For the first time in several years, the total value of the Dividend Growth Portfolio was surpassed by the value of the S&P 500 if the same amount had been invested in 2008 with dividends reinvested along the way.
The value of the portfolio has grown 137% from its original size in June, 2008. It started at $46,783. It is now worth $110,812.
If the same money had been invested in the S&P 500 Index via the ETF called SPY, with dividends reinvested, it would have increased 146% to a total value of $115,086. That portfolio would be yielding 1.7% compared to the DGP’s 3.5%.
Background: What is the Dividend Growth Portfolio?
To see the Business Plan for this portfolio, click here. To learn more about the origins of the portfolio, see An Introduction to My Real-Money Dividend Growth Portfolio.
Remember, the DGP is not presented as best or a model. Rather, its purpose is to provide a live demonstration of what you can accomplish with dividend growth investing, and what it is like to run a real portfolio.
— Dave Van Knapp
Dividend Growth Portfolio Articles
I Just Bought Another $1,000 of Cisco (CSCO) for My Dividend Growth Portfolio– December 6, 2017
I Just Bought Realty Income (O) and Smucker (SJM) for My Dividend Growth Portfolio– November 4, 2017
I Just Bought Lowe’s (LOW) for My Dividend Growth Portfolio– August 28, 2017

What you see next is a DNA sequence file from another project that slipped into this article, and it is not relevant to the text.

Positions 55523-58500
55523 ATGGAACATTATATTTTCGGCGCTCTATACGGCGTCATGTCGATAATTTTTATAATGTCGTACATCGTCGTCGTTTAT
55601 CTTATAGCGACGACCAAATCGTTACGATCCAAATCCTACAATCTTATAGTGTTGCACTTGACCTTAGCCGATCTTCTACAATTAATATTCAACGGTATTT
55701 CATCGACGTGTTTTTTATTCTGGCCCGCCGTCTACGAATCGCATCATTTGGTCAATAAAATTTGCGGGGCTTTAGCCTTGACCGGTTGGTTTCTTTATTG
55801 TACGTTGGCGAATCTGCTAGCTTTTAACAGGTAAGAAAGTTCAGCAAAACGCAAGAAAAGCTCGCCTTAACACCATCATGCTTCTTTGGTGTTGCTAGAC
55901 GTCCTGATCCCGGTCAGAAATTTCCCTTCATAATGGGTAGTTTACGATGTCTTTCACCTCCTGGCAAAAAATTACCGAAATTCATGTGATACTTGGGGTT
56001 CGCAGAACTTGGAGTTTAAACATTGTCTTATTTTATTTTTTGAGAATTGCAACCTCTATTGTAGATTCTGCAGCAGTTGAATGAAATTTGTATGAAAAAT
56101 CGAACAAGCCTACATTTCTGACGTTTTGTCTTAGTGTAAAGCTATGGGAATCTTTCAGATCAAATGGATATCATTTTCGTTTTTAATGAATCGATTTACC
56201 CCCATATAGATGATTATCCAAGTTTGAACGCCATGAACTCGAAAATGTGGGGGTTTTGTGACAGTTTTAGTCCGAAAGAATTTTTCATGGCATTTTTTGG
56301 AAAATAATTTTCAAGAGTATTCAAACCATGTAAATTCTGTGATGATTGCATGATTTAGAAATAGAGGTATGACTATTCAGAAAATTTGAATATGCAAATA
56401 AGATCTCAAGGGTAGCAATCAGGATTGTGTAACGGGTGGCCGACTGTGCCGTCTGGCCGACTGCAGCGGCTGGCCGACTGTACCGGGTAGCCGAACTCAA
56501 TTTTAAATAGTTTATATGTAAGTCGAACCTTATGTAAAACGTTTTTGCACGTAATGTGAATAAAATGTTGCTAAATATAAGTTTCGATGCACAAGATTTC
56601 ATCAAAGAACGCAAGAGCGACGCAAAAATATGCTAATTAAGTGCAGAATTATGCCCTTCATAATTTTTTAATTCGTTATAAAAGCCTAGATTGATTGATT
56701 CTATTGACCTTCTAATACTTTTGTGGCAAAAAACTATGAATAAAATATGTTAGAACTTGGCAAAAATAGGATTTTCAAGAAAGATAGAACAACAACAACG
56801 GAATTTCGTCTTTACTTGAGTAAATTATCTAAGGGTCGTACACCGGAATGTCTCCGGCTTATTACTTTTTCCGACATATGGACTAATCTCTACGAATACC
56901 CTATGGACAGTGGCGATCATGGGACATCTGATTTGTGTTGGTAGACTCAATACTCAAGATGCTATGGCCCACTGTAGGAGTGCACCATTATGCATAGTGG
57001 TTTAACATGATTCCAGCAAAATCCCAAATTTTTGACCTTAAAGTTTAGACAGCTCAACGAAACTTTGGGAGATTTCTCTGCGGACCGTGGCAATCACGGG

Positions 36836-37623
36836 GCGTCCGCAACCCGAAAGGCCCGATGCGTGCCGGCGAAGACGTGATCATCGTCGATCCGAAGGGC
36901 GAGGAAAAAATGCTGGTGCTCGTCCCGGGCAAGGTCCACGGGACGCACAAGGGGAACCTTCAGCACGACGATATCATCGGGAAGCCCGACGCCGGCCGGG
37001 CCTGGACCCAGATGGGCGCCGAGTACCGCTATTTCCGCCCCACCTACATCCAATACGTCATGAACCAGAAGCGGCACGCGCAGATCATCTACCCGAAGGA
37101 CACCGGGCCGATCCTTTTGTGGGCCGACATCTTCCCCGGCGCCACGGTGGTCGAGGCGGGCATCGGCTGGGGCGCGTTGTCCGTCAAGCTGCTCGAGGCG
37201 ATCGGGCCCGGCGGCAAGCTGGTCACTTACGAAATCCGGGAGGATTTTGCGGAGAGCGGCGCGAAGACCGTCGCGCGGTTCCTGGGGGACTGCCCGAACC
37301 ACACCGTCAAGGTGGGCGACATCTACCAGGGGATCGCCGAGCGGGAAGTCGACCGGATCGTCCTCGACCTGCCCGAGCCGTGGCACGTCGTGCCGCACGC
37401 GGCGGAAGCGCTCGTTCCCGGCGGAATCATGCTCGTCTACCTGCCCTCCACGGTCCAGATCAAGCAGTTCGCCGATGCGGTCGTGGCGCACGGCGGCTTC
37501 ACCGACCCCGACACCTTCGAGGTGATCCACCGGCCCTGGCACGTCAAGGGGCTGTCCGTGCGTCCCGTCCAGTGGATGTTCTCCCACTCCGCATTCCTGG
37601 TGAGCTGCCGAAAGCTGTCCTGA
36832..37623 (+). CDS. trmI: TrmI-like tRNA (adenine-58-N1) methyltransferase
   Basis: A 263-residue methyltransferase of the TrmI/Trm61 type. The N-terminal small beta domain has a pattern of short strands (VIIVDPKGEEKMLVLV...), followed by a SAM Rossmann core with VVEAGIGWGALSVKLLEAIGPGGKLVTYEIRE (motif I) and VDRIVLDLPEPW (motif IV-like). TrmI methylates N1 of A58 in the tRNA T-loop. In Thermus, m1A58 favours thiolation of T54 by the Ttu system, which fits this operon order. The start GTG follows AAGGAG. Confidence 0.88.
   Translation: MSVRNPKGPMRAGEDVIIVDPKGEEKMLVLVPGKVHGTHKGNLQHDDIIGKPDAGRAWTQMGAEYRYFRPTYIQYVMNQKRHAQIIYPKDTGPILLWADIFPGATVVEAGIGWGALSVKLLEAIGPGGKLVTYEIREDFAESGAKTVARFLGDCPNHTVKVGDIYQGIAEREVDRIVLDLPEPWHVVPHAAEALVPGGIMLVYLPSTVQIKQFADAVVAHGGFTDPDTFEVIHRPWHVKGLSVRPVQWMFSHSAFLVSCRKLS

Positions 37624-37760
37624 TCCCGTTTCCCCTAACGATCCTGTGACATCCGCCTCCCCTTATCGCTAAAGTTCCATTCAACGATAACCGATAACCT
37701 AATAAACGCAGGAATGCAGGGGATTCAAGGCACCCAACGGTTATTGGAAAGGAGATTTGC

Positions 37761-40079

I Just Bought Another 18 Shares of Qualcomm (QCOM)– May 18, 2017
I Just Bought 18 Shares of Qualcomm (QCOM) for My Dividend Growth Portfolio– February 21, 2017
I Just Bought Another $1,000 Worth of Cisco (CSCO)– November 3, 2016
I Just Bought Boeing (BA) For My Dividend Stock Portfolio– August 10, 2016
I Just Bought 45 Shares of Southern Company (SO)– May 6, 2016
I Just Bought 47 Shares of Ventas (VTR)– April 14, 2016
I Just Bought 60 Shares of Cisco (CSCO)– February 16, 2016
I Just Sold My Shares of Kinder Morgan (KMI)– December 14, 2015
I Just Bought Another 30 Shares of AT&T (T) – November 23, 2015
My Dividend Growth Portfolio Delivers a 7%-Plus Yield on Cost Already – October 17, 2015
I Just Reinvested $1,000 in Philip Morris International (PM) – August 27, 2015
I Just Bought Another 24 Shares of Coca-Cola (KO) – May 26, 2015
Why I Decided to Hold All 19 Stocks in My Dividend Growth Portfolio – April 15, 2015
Why I Sold Some Johnson & Johnson (JNJ) and Pepsi (PEP) – January 24, 2015
I Just Bought Another 30 Shares of AT&T (T) – January 14, 2015
This Portfolio Generates Dividend Income That Rises 15% Per Year – November 10, 2014
I Just Bought More Shares Of Procter & Gamble (PG) – October 1, 2014
I Just Sold Lorillard (LO) and Bought HCP Inc. (HCP) – July 16, 2014
This Real-Money Portfolio is a Cash Machine – July 10, 2014
I Just Bought Ventas (VTR) for My Real-Money Portfolio – May 28, 2014
I Just Sold Darden Restaurants (DRI) – April 11, 2014
Why I Sold All of My Shares of Intel (INTC) – March 31, 2014
An Introduction to My Real-Money Dividend Growth Portfolio – March 15, 2014